The longer you ride, the more important a role hydration and nutritional supplementation play in your performance and recovery. When it comes to maintaining optimum hydration and energy levels, the simplest approach is almost always best.
Written by: Mark Deterline
So Simple It’s Difficult
Because of its importance in performance, muscle health and even survival, hydration should be addressed first in a few sound practices:
- Hydration is one of the easiest things to do, but it’s equally as easy to neglect. Since you know you should be drinking constantly, simply reaffirm your commitment to do just that by consuming primarily water and tea, diluted fruit juices (keeping an eye on calories), and drinking plenty of water.
- Ensure you’re hydrated before you eat, on or off the bike. Try employing the pre-meal-glass-of-water rule: Drink a large glass of water before you eat anything. This helps ensure you’re staying hydrated, but also that you won’t mistake thirst for hunger.
- Drink frequently and consistently on the bike. The worst thing about staying truly hydrated is the need to pee all the time. Having to pee when you’re on a road or mountain bike is a drag, especially for women. As a general rule, cyclists should have the urge to “go” at least once every hour.
If you ever stop during a ride or race and there’s a water source, whether or not you’re feeling thirsty or need a water refill, drink out of one or both of your bottles and then top them off. If it’s a long or hot ride, take a packet of your favorite drink mix to add to water at stops along the way. If your mix doesn’t include electrolytes, take along sodium tablets or the increasingly popular gummy hydration chews. If you’re about to go up a big climb and don’t want unnecessary weight, be sure you won’t need the water on the other side. Always play it safe.
Caloric Intake Before, During & After
Naturally, caloric intake and hydration go hand in hand since each influences and facilitates the other. There are voices in the endurance nutrition sector gaining increased attention, having first secured a following in bodybuilding circles. They assert that high-quality starches boasting special molecular footprints provide athletes’ muscles what they really need—rapidly digested and absorbed carbs. This is best known as the so-called waxy maize craze, but there is growing interest in Vitargo. Easily absorbed carbohydrate sources are relevant to all three facets of sports nutrition: pre-exertion loading, sustained energy during training and racing, as well as superior recovery through more efficient and effective glycogen repletion during the 30-minute recovery window.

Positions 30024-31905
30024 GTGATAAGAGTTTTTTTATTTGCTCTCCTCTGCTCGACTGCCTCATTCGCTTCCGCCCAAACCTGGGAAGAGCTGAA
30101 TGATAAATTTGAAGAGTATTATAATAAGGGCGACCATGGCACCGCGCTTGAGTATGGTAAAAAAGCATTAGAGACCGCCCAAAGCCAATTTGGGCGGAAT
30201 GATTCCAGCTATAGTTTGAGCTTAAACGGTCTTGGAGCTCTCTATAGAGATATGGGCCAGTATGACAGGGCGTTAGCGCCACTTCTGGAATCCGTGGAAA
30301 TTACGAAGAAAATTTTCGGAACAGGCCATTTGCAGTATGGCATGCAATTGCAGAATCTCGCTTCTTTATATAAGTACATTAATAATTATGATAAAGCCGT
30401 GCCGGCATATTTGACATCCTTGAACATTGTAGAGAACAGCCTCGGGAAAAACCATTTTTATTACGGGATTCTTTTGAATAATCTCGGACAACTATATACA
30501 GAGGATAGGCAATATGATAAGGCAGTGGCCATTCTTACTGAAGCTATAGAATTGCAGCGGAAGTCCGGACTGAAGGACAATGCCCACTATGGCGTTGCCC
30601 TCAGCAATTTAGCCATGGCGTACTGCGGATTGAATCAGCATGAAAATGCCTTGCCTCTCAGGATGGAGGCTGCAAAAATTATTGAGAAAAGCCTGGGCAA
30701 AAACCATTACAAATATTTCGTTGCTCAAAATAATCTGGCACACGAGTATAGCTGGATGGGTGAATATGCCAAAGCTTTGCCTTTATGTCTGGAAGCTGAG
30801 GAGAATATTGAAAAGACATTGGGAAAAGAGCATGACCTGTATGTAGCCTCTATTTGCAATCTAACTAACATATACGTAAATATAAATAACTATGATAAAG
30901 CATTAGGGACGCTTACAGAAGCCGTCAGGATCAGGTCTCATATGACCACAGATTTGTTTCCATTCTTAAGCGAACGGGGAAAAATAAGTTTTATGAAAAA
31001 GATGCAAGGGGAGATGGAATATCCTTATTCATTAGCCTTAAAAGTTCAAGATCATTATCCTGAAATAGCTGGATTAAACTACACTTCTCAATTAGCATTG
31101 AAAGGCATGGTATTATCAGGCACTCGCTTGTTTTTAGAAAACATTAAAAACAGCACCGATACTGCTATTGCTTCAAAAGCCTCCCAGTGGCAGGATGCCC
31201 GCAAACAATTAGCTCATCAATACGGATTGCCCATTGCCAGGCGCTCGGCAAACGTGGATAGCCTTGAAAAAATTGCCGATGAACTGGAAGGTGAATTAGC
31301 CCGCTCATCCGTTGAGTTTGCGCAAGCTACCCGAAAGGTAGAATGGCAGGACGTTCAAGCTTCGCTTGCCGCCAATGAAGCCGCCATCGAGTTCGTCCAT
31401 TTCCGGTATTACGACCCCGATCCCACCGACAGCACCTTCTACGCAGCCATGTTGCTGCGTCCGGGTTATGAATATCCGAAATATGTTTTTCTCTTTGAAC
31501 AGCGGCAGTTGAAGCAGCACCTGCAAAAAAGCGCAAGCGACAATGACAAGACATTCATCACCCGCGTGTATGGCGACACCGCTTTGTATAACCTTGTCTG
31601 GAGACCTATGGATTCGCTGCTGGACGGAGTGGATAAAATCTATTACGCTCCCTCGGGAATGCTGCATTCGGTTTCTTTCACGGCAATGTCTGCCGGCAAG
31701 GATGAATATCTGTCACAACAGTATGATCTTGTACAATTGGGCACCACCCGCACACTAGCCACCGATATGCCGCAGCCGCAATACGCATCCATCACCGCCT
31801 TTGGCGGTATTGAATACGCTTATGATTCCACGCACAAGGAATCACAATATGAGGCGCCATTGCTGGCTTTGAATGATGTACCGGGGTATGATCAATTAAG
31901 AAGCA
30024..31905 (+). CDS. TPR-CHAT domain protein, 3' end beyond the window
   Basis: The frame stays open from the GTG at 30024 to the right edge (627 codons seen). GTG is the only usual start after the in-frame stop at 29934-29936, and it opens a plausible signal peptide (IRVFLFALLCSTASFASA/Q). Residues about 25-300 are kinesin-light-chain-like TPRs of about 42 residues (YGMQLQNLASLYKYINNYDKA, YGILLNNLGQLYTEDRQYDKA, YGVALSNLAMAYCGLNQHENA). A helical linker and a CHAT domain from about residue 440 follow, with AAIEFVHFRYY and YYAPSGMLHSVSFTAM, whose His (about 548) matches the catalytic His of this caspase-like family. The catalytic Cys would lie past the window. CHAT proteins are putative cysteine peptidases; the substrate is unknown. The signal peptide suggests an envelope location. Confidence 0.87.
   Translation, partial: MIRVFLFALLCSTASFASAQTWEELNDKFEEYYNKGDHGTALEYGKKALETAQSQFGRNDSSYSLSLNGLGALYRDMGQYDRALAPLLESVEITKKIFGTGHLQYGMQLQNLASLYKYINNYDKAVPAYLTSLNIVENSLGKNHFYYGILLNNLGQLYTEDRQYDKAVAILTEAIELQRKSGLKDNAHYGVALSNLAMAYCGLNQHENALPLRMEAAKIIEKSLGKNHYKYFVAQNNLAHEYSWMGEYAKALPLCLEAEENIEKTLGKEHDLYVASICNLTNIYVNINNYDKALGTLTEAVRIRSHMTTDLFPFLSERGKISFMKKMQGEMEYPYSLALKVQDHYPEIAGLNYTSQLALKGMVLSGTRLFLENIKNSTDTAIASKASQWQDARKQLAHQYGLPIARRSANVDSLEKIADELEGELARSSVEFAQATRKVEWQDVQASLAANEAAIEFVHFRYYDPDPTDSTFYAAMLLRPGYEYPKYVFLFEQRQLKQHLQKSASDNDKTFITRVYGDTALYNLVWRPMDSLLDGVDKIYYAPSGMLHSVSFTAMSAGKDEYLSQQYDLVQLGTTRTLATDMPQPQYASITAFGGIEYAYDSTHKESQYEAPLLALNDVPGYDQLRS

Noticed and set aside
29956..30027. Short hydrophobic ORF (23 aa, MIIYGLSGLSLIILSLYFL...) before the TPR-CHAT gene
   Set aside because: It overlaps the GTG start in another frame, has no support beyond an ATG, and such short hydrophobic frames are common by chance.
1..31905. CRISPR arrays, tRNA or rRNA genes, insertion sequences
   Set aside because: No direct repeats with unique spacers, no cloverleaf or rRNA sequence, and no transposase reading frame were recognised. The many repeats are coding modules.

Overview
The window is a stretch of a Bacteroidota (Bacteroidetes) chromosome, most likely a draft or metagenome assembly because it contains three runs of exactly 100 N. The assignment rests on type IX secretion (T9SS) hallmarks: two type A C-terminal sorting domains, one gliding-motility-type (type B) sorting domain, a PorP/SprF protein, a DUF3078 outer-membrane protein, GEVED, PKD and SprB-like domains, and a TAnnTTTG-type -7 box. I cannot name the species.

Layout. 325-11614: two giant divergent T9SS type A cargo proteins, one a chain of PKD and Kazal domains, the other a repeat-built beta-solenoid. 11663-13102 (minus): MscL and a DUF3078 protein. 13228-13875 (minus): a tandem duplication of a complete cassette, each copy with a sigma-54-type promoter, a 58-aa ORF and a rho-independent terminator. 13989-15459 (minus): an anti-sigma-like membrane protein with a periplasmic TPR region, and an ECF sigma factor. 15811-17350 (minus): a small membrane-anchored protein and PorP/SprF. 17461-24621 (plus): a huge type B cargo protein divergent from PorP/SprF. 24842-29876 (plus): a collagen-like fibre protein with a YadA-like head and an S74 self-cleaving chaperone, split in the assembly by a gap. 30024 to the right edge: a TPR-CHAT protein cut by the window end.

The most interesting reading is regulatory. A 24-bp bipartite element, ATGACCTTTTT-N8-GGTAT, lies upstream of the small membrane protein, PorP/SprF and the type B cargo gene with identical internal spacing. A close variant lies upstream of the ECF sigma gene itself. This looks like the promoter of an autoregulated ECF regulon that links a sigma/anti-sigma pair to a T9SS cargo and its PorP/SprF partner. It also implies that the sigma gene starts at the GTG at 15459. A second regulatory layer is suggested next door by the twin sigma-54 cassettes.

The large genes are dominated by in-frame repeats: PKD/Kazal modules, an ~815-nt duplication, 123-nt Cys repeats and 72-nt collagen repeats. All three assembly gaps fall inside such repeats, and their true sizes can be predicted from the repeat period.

Anthony Almada, co-founder of EAS [now a product owned and marketed by Abbott Nutrition] now championing his patented Vitargo S2 product, loves to emphasize three things: gastric emptying, digestibility and absorption.
“Carbohydrates that are closer in form to those stored in plants spend much less time in the stomach and are more rapidly digested, absorbed and delivered to the liver and muscles, sustaining high work rates and providing post-training glycogen replenishment without bloating,” Almada says.
Reid and Eileen Swanson of Tri Lab Coaching based in California emphasize experimentation and practice followed by consistency:
“Calories burned should be mirrored by calories consumed as closely as possible. Determine your baseline in training. By baseline, we mean what you tend to burn and what can you consume while training, such as your ideal volume of water, electrolytes and caloric intake per hour. (For example, a 165-pound elite male triathlete might require 24 ounces of electrolyte drink, 200 milligrams of sodium and 400 calories each hour.) Determine which foods and beverages can deliver these volumes into your system–i.e. you must be able to comfortably digest and absorb them–so you can convert all that into energy. Make a note of your established nutritional intake; this will reinforce what you plan to consume on race day.”
Since the process of digesting normal or real food takes time, it is crucial to implement high-quality supplements before, during and after exercise to perform at our best. Almada emphasizes that athletes must have access to carbs that rapidly transition through the gut, are easily digested in the small intestine then quickly absorbed to provide fuel to muscles. That doesn’t mean deemphasizing fresh foods or falling into the trap of seeking “better living through chemistry,” Almada insists. “After all, what is more natural than a pure starch extract from one or more of our trusted crops over thousands of years?”
These products are called supplements for a reason. Nutritionists have been searching for natural, healthy ways to harness energy sources in their most basic forms to enable our bodies to absorb what they need within the framework of extensive and repeated exertion. Effective supplements will get glucose into your blood and muscles more quickly to provide essential fuel before and during a ride. And since “recovery is performance” and vice versa, one of the most important post-ride practices is the consumption of easily absorbed carbs within the 30-minute window.